Tim Gent* suggests measures to offset catastrophic environmental damage and encourage a circular economy must play a pivotal role in post-Covid recovery strategies.

Before the Coronavirus pandemic, the climate crisis was headline news, raising public awareness of the need to take responsibility for our actions.

In some ways the pandemic has prompted positive environmental outcomes and behavioural change which will undoubtedly benefit our planet in the long term.

Reduced travel has contributed to significant reductions in carbon emissions with recent analysis reporting a decline of 25% across China during its lockdown.[1]

However there is a risk that social distancing and heightened hygiene measures resulting in additional demand for single use sterile protective equipment, gloves, face masks and other plastics will drive more waste into landfill in the long run.

In addition, the UK has suspended the plastic bag fee for online grocery deliveries[2] and the once applauded reusable coffee cup has been banned by coffee chains such as Starbucks[3] meaning a complete turnaround on environmental progress in some sections of the food and drink sector.

These and other measures have obviously been put in place to protect us from the spread of the virus and should be temporary however as consumer anxiety rises, it is difficult to see how we will return to our old normal.

Instead, we must make better long-term choices to avoid sleep walking into a deeper crisis.

Individuals and businesses must take responsibility, making a firm commitment to more sustainable packaging, effective waste management and recycling, keeping as much waste as possible out of landfill and incineration.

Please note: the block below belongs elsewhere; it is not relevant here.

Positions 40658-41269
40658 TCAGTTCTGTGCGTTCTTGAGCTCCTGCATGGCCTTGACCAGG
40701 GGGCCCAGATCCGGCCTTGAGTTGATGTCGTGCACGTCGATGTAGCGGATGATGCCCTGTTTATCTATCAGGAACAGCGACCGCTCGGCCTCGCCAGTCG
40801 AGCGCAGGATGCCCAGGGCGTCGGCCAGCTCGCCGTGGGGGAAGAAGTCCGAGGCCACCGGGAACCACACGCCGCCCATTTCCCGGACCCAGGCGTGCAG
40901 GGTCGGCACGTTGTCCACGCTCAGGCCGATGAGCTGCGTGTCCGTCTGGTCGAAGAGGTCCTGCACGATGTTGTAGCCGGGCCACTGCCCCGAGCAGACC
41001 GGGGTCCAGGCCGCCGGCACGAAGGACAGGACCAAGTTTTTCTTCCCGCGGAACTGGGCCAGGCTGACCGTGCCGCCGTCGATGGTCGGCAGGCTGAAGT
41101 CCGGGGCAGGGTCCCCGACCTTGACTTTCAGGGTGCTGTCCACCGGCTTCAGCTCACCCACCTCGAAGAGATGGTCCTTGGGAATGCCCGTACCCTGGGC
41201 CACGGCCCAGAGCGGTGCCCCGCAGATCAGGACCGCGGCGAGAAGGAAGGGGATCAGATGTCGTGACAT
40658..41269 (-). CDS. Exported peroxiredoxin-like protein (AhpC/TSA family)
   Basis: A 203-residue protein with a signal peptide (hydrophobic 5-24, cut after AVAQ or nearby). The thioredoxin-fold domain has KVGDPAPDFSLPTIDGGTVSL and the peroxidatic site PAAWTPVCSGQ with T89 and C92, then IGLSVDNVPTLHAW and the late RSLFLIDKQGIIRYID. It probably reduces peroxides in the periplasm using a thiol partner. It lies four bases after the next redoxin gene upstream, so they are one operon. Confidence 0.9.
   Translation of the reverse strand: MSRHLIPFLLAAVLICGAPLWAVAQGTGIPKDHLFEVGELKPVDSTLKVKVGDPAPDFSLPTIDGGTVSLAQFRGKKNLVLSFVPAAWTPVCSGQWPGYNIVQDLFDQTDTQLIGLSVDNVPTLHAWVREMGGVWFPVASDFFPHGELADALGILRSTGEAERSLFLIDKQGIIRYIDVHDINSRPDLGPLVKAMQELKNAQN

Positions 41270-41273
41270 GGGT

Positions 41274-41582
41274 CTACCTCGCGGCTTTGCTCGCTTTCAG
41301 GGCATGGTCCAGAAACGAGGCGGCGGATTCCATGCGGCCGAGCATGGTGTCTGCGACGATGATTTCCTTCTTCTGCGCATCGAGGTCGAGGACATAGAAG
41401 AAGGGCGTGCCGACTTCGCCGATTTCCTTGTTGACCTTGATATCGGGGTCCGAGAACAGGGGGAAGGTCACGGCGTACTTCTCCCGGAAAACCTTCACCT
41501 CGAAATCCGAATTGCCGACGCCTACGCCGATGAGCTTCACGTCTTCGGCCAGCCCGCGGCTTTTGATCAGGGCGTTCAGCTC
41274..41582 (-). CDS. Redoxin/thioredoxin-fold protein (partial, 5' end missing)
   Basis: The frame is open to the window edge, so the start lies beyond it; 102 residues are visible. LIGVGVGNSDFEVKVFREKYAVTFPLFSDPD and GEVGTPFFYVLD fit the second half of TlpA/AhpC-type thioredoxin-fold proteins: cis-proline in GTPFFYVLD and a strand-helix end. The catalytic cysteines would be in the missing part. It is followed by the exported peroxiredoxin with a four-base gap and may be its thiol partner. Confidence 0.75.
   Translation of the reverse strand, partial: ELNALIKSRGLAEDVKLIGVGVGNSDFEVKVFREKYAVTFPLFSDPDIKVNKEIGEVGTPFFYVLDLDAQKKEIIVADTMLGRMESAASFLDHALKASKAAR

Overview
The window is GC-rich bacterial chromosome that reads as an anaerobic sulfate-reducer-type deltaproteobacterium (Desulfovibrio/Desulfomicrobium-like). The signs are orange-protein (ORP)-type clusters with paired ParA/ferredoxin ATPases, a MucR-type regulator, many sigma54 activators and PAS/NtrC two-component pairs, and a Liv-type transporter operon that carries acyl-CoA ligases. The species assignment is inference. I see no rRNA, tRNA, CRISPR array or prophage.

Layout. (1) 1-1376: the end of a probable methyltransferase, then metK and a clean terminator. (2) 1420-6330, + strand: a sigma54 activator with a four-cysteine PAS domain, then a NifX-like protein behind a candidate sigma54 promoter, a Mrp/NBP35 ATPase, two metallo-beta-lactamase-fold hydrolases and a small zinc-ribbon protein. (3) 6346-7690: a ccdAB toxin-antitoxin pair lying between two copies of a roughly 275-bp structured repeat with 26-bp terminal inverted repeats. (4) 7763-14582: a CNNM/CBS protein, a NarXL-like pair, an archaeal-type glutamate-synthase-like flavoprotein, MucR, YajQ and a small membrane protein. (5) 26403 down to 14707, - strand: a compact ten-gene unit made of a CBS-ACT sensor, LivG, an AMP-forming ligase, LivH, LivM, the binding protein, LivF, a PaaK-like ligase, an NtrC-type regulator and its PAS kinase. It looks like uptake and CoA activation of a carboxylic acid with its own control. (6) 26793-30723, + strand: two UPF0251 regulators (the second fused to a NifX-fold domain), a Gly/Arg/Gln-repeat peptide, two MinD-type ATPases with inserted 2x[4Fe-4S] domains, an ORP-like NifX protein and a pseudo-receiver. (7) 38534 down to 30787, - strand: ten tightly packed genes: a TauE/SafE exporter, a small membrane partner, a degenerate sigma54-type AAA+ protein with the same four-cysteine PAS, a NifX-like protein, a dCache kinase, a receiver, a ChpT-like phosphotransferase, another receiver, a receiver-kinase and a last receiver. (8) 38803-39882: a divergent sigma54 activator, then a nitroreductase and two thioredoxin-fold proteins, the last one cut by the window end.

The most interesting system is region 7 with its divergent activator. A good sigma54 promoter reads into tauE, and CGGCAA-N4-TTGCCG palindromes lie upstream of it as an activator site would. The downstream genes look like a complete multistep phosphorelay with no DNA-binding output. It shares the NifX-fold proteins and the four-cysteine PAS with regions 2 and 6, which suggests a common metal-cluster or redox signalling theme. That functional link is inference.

The 2017 PackFlow report which was commissioned to assess the flow of packaging and recycling in the UK, is under review for 2020 acknowledging the considerable impact of Covid-19 on the packaging supply chain.

The report will set revised business recycling targets for 2021 and 2022 and look at the long-term consequences of the current crisis on the packaging recovery note (PRN) system.

Choosing more viable packaging such as glass and metal where possible is one way in which waste can be better managed and a circular economy achieved.

Glass not only provides a premium product, but has many environmental benefits. It is recycled in a closed loop system, creating no additional waste and can be recycled infinitely with no loss of quality.

It is 100% recyclable and requires less energy to recycle than to manufacture from raw materials, resulting in a 20% reduction in related air pollution and 50% in related water pollution[4].

Last month FEAD, the European federation representing private waste management companies, called for EU investment in waste recycling and treatment capacity as part of its post-coronavirus green recovery plan. UK business leaders have also called for the UK Government to ensure the climate agenda features in any post pandemic strategy.

Covd-19 continues to present world leaders with immediate risk to the health and safety of all people so it stands to reason that the handling of the pandemic must take centre stage for the time being.

However, beyond Coronavirus climate change remains the world’s greatest challenge and poses a much greater threat in the longer term.

As the world emerges from lockdown, measures to offset catastrophic environmental damage and encourage a circular economy must play a pivotal role in recovery strategies.

*Director at https://recresco.com/

1 https://www.carbonbrief.org/analysis-coronavirus-set-to-cause-largest-ever-annual-fall-in-co2-emissions

2 https://www.circularonline.co.uk/news/covid-19-waste-sector-recognised-as-critical-england-suspends-bag-charge-for-online-deliveries/

3 https://www.bbc.co.uk/news/uk-51767092

4 https://wwf.panda.org/knowledge_hub/teacher_resources/project_ideas/recycling_glass.cfm